first foray into the competitive bass fishing ranks wasn't a resounding success, at least not by typical fishing standards.James, 44, an associate professor of marketing at LSU-Shreveport, entered the recent Women's Bassmaster Tour preview event on Lewisville Lake near Dallas as a nonboater.
"I was apprehensive, but there was so much enthusiasm among the women competing that it eased my fears," said James
, the only competitor from northwest Louisiana."I'm more comfortable fishing with other women.I didn't want to fish on a tour that was male dominated."
On the first day, James
was paired with boater Kitsy Cunningham of Eufaula, Okla., and reeled in just one bass that was one inch shy of the 14-inch minimum.
The second day she
rode with Rhonda Usery of Cabot, Ark., and caught several white bass, which are illegal to weigh in.But her
two-day total of 0.00 left her
"As it happens, the two pros I was with weren't on fish of any size and the lake was very different from what I'm used to fishing," James
said."It was all rock with no grass, but that's one of the reasons I joined the tour ... to get to fish different places and to meet other women who fish."
And that's what made the event a success for James
, despite the lack of weigh fish.
"Frankly, the camaraderie was very attractive.It was really, really a nice event," James
said."The women were generally very friendly, very open, wishing each other well."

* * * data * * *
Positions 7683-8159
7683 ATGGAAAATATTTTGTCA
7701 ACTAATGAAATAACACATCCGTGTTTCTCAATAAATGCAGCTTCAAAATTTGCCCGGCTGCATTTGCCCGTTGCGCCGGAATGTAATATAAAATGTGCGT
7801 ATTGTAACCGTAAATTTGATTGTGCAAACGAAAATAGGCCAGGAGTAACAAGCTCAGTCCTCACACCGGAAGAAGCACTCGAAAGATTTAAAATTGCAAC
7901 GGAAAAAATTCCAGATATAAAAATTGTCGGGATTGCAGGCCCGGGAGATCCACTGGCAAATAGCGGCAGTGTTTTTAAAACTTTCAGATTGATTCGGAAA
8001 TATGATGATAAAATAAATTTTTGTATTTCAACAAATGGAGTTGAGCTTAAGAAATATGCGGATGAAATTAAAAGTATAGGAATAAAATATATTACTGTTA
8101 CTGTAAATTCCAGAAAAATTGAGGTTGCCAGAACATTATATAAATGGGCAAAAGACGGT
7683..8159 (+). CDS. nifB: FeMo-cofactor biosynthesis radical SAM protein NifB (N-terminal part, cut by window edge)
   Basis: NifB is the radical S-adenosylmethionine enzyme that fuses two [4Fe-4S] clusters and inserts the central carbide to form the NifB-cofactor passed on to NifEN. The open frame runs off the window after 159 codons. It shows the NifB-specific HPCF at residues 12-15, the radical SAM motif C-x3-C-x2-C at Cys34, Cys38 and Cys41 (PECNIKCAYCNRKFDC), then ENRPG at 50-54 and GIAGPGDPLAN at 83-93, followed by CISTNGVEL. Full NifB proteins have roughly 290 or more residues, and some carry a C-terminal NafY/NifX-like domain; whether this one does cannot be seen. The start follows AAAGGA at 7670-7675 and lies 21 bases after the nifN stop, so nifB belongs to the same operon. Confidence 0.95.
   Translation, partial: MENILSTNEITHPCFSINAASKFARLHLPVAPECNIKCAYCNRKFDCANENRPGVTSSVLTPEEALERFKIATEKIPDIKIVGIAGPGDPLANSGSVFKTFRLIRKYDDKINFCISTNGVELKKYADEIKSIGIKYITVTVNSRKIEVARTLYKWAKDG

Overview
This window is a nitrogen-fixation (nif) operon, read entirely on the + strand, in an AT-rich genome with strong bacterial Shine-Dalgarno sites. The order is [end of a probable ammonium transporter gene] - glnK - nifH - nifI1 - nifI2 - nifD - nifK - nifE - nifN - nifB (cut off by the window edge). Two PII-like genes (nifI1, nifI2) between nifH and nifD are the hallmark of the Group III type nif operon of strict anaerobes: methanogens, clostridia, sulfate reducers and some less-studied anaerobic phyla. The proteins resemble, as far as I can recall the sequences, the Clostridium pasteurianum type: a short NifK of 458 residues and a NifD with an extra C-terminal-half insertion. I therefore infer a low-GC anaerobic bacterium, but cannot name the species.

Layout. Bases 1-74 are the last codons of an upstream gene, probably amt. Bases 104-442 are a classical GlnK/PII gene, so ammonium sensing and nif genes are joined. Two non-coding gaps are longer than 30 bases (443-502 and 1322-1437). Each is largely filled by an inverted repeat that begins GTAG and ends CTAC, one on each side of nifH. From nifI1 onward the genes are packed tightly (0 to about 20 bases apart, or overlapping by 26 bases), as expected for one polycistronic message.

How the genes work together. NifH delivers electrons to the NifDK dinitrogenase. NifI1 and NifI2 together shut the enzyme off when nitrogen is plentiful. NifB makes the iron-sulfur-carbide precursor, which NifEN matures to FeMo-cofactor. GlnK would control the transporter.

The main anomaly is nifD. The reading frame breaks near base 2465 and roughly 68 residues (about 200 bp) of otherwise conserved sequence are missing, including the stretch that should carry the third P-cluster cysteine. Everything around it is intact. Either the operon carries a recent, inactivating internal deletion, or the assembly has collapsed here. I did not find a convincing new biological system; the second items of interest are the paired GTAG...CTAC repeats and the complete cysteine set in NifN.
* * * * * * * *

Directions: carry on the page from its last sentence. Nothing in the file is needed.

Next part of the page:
The Bossier City resident also hopes to take something from the experience into her
"From the perspective of a marketing professor, I thought it would be interesting to be involved with this from the beginning ... to watch the sport as it grows and as the tour is born," James
said."I do like to bring real world examples into the classroom and this is one that some of my students might be interested in."James
began serious bass fishing while attending Southern Illinois in Carbondale, Ill.She
husband, Marc, spent their wedding present money on a down payment for a Tracker Bass Boat, which lasted for 15 years.They currently drive a Triton 186, but are planning to move up in size, because they love fishing on Toledo Bend and need a bigger boat to navigate the winds.James
didn't just decide on a whim to join the WBT trail.
"Several people, besides my husband (Marc), either encouraged me to participate in the tournament or helped me learn more about tournament fishing and what to expect," James
said."Charles (Hogg) at Bass Pro Shops was especially helpful, as were David at Travis Boating and fishing guides Mike and Cathy Wheatley.People who fish are some of the nicest individuals you will ever meet."James
has no desire to join the pro side of the women's tour nor in seeking the mega-marketing dollars that the men's tour veterans have acquired.
"I'm not in this to make money.I really feel that there are enough women who are trying to make a living at this that I don't need to step on their toes and potentially take sponsorship dollars away from them," James
said."What I might do is contact some of the bait manufacturers and see if they would be interested in using me as a field tester.But that's probably as far as I'll go."
James plans to compete in the inaugural WBT regular-season event in March on Toledo Bend and has a simple goal for that venue, which she
"I just want to walk the stage and weigh-in a fish," James